Customers are king. More so when your business caters directly to end consumers. D2C brands and eCommerce sites will encounter many customers in their journey, and it isn’t easy to please them all.
About 63% of consumers expect companies to understand their needs and expectations. Given the wide variety of vendor options, consumers do not take long to switch their preferred brand after an underwhelming experience.
Failing to understand consumer sentiment and provide a personalized experience creates uncertainty in the consumer’s mind. The result is a loss of potential buyers as cart abandonment rates are about 70%. The information we are about to share will benefit their experience and increase your overall sales.
5 types of online shoppers to be aware of
Strong customer relationships are crucial to developing and scaling a D2C brand. Businesses lose $75 billion annually only because of poor customer experience. Online shoppers are not likely to repeat purchases from a brand after a single bad experience.
D2C brands must tackle different personalities and preferences (based on their niche) to maintain a healthy good customer relationship.
A typical online store encounters five broad categories of shoppers.
1. Discount Seekers
Everyone loves a good bargain, but discount seekers need a discount to make purchases. These online shoppers prioritize rate drops when compared to your product. They derive happiness from the money they save.
Attracting this segment of shoppers requires extensive attention to marketing and work on your pricing. Launching discounts and coupon codes will grab the attention of this type of buyer and make them attach to your brand.
2. Experience > Product buyers
For some online buyers, the shopping experience matters more than your product. Therefore, they are ready to pay higher rates for a better experience. These shoppers look for a personalized experience that excites them while the brand caters to their needs.
Converting these buyers requires you to focus on your website experience and post-purchase customer experience. Only then a successful conversion could happen. Improving the UI, website speed, and other CRO measures are the foundations of an enhanced user experience.
3. Impulse Buyers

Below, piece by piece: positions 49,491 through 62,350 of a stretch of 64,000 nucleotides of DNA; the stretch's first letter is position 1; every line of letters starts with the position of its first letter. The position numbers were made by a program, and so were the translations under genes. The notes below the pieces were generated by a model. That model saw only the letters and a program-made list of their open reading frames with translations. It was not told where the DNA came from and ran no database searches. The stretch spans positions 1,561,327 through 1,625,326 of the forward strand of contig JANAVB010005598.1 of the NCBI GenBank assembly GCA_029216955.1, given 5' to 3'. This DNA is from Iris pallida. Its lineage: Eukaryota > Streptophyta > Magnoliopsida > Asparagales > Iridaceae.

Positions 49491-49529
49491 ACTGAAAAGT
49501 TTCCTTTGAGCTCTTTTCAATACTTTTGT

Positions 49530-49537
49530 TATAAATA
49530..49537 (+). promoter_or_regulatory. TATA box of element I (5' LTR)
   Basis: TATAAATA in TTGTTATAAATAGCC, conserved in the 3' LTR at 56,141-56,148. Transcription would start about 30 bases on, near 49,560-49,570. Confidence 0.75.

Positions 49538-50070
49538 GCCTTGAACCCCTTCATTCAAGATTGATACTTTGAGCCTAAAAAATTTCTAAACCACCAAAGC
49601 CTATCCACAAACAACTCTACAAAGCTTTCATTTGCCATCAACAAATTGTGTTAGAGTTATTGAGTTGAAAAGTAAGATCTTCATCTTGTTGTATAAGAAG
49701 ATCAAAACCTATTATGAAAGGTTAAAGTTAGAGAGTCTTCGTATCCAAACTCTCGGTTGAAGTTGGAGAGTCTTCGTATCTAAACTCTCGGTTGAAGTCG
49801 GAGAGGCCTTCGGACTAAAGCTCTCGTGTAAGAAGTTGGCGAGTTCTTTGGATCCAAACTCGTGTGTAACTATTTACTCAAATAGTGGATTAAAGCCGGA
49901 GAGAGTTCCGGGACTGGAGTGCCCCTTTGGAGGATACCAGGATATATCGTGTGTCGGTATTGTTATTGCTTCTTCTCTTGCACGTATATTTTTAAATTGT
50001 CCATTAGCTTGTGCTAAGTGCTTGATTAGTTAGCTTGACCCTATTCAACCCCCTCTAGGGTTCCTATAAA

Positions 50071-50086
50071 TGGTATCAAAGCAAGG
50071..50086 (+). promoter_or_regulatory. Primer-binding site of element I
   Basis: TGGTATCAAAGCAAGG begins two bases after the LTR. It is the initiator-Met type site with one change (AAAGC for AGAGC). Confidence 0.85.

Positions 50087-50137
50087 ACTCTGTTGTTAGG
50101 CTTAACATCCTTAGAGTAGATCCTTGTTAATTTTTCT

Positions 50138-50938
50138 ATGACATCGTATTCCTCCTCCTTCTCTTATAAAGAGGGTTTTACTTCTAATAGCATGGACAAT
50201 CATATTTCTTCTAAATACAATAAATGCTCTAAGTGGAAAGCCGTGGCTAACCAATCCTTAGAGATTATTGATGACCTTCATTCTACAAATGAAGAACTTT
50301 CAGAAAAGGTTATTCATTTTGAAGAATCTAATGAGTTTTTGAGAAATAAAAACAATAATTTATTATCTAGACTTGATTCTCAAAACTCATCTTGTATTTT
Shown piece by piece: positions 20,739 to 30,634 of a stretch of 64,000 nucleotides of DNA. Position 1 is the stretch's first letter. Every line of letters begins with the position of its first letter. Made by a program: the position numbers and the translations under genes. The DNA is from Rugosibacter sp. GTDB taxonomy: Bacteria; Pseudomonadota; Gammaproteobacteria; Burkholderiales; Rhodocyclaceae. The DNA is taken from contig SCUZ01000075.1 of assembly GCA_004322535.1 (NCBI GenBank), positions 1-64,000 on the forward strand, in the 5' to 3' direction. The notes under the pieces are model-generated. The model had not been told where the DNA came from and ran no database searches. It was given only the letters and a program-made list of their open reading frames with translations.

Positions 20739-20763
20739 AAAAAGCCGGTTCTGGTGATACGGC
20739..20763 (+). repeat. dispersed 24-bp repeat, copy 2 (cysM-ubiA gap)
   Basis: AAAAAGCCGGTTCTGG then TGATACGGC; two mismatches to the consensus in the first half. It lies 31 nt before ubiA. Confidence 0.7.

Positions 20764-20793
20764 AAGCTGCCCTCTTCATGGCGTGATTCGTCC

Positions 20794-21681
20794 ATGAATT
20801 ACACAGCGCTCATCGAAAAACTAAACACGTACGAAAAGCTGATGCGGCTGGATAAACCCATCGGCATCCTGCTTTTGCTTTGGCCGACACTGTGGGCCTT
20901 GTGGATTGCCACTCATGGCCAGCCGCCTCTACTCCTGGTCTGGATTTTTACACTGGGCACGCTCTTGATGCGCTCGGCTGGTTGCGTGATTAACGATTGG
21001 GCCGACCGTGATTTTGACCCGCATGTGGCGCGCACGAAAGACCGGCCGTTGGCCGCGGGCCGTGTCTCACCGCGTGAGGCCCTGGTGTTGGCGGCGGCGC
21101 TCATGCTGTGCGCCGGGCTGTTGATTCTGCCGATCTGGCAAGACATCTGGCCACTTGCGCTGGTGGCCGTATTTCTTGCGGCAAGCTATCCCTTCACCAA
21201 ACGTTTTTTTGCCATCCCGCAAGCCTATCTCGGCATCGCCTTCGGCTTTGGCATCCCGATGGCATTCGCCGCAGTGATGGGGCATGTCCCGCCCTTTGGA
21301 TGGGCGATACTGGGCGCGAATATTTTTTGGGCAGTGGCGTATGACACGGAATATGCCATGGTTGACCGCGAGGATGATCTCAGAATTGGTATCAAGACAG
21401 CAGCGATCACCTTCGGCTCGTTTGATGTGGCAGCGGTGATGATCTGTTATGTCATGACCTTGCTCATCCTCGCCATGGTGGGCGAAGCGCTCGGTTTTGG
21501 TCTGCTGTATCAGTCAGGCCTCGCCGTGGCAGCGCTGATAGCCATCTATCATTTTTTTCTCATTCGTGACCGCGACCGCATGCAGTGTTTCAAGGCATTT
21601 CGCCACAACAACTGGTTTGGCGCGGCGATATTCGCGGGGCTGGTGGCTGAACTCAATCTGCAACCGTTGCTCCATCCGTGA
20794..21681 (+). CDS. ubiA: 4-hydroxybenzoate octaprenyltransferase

Impulse buyers need attractive products. If they see what they like, they’ll make the purchase. These online shoppers do not dwell on research and price comparison. You get a conversion when they reach your store.
They can be triggered via fun & interesting products and/or new to the market, eye-catching websites, and attractive ads. You can catch their attention by highlighting the best feature of your product.
Once you convert these types of buyers, the upselling and cross-selling opportunities rise as the impulse buyers are highly likely to respond to cross-selling strategies.
4. Window shoppers
Window shoppers are bored. They enjoy browsing, but that’s it. These shoppers might make small purchases occasionally, but they derive their satisfaction mainly from window shopping.
Your products and user experience have minimal influence on their behavior. They will be filtered out as unqualified traffic by campaigns.
However, providing a simple interface and smooth checkout system might incentivize them to purchase more often. The convenience of the procedure gels well with their browsing, moving them toward a purchase. This type of shopper won’t require an exceptional shopping experience or personalization.
5. Tactical buyers
Tactical buyers purchase only when they really need the product and not just to browse. They have done their research. Their decision is quick, simple, and straightforward. These buyers scout the market and check for competitive prices before making their purchase decision.
Tactical buyers understand the product and give higher importance to the product than the experience. Preparing personalized marketing frameworks and advertisements for this segment reels more buyers with a higher conversion rate.
Regardless of the industry, every niche would have some of these types of shoppers. It varies based on the industry. Analyzing the types of shoppers your niche has and acting accordingly can reduce unnecessary bulk expenses spend on ads.
If you think it’s hard to get the grip, we’re just here to do the needful.